Published 1:26 p.m. ET Nov. 17, 2017 | Updated 1:26 p.m. ET Nov. 17, 2017
Rapper Meek Mill has been sentenced to jail for no less than two years for violating probation
Jay-Z is absolutely in help of #FreeMeek.(Photo: Mark J. Terrill, AP)
Jay-Z is constant to talk out in help of fellow rapper Meek Mill, who was sentenced to 2 to 4 years in jail on probation violations by a Philadelphia choose earlier this month.
In a brand new op-ed for the New York Times, Jay-Z slams the choose’s determination as unfair. “What’s happening to Meek Mill is just one example of how our criminal justice system entraps and harbades hundreds of thousands of black people every day,” he writes, mentioning that Mill “has been on probation for basically his entire adult life.”
Common Pleas Judge Genece Brinkley cited a failed drug take a look at, failure to adjust to a court docket order proscribing his journey and two different unrelated arrests for Mill’s sentencing, saying the rapper wasted a number of possibilities to wash up his act following a 2009 gun and drug case, even after a prosecutor advisable that Mill not be imprisoned for the violations.
“Instead of a second chance, probation ends up being a land mine,” Jay-Z argues, “with a random misstep bringing consequences greater than the crime. A person on probation can end up in jail over a technical violation like missing a curfew.”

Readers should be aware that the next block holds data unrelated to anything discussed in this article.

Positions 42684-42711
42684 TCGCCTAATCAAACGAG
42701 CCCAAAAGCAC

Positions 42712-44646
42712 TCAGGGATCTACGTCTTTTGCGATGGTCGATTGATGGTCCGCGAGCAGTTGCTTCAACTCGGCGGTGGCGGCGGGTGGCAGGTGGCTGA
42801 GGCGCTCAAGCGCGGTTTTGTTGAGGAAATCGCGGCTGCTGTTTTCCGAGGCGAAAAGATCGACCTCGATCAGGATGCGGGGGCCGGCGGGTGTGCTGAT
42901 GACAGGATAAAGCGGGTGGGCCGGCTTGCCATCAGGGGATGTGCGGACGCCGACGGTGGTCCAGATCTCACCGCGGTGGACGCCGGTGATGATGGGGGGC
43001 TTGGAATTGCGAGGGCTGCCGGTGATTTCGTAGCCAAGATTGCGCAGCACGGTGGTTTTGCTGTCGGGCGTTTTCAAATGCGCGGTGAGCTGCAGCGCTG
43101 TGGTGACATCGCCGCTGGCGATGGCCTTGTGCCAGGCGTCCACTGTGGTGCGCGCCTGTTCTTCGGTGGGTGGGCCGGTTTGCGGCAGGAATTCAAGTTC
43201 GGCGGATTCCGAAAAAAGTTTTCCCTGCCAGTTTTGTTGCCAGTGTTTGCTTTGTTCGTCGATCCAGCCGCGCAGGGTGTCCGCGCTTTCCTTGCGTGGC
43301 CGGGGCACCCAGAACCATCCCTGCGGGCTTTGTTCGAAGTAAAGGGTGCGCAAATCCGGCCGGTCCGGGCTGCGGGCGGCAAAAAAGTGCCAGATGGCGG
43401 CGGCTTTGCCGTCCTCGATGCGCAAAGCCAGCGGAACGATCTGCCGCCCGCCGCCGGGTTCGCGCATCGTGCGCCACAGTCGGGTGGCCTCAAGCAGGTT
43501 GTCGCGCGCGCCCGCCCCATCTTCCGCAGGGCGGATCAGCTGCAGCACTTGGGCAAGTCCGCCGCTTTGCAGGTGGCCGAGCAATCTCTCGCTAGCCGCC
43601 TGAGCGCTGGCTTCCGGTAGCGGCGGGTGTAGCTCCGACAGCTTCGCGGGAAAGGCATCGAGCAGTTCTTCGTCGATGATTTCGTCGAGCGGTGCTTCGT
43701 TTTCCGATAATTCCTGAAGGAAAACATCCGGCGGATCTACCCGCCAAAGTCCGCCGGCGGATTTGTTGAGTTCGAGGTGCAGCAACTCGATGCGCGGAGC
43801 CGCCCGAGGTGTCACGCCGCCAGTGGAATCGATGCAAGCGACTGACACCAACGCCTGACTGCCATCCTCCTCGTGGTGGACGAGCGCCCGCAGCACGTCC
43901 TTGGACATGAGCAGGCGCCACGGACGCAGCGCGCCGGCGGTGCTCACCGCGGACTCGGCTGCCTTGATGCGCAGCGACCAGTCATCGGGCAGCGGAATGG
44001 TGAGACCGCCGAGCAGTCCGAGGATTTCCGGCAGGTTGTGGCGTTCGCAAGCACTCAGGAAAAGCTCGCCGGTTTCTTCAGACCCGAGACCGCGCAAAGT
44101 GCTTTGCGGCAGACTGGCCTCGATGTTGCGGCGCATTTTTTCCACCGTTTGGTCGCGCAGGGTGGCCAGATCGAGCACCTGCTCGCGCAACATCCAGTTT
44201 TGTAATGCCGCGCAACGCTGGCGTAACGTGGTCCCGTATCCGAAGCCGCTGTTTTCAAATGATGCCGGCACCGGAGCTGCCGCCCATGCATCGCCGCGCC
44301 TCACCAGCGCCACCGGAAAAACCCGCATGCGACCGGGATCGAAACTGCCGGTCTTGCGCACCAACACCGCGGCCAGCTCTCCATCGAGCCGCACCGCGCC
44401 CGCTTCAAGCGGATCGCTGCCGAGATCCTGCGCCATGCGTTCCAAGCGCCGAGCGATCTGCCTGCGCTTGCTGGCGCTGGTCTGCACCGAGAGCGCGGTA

Friday’s op-ed is one in all a number of social justice-minded essays Jay-Z has written or voiced over the previous a number of years. The rapper has additionally signed on to supply various movie and TV initiatives badociated to prison justice reform, together with March’s Time: The Kalief Browder Story and a forthcoming docuseries and film about Trayvon Martin.
More: Celebrities react to Meek Mill’s ‘unjust’ jail sentence
Jay-Z, presently on tour for his four:44 album, stopped his Dallas present on Nov. 7 to talk to the group about Mill’s sentencing.
“If you give me two seconds … I’ve got to say something about a young man by the name of Meek Mill,” he mentioned, per Spin‘s report. “He caught a charge when he was, like, 19. He’s 30 now; he’s been on probation for 11 years. (Expletive) 11 years. Judge gave him two to four years because he got arrested for being on a bike and popping a (expletive) wheelie.”
As Jay-Z talked about in his essay, a whole bunch of individuals attended a #FreeMeek rally in Philadelphia on Monday, together with fellow rapper Rick Ross.
“The specifics of Meek’s case inspired me to write this,” Jay-Z says within the op-ed. “But it’s time we highlight the random ways people trapped in the criminal justice system are punished every day. The system treats them as a danger to society, consistently monitors and follows them for any minor infraction — with the goal of putting them back in prison.”
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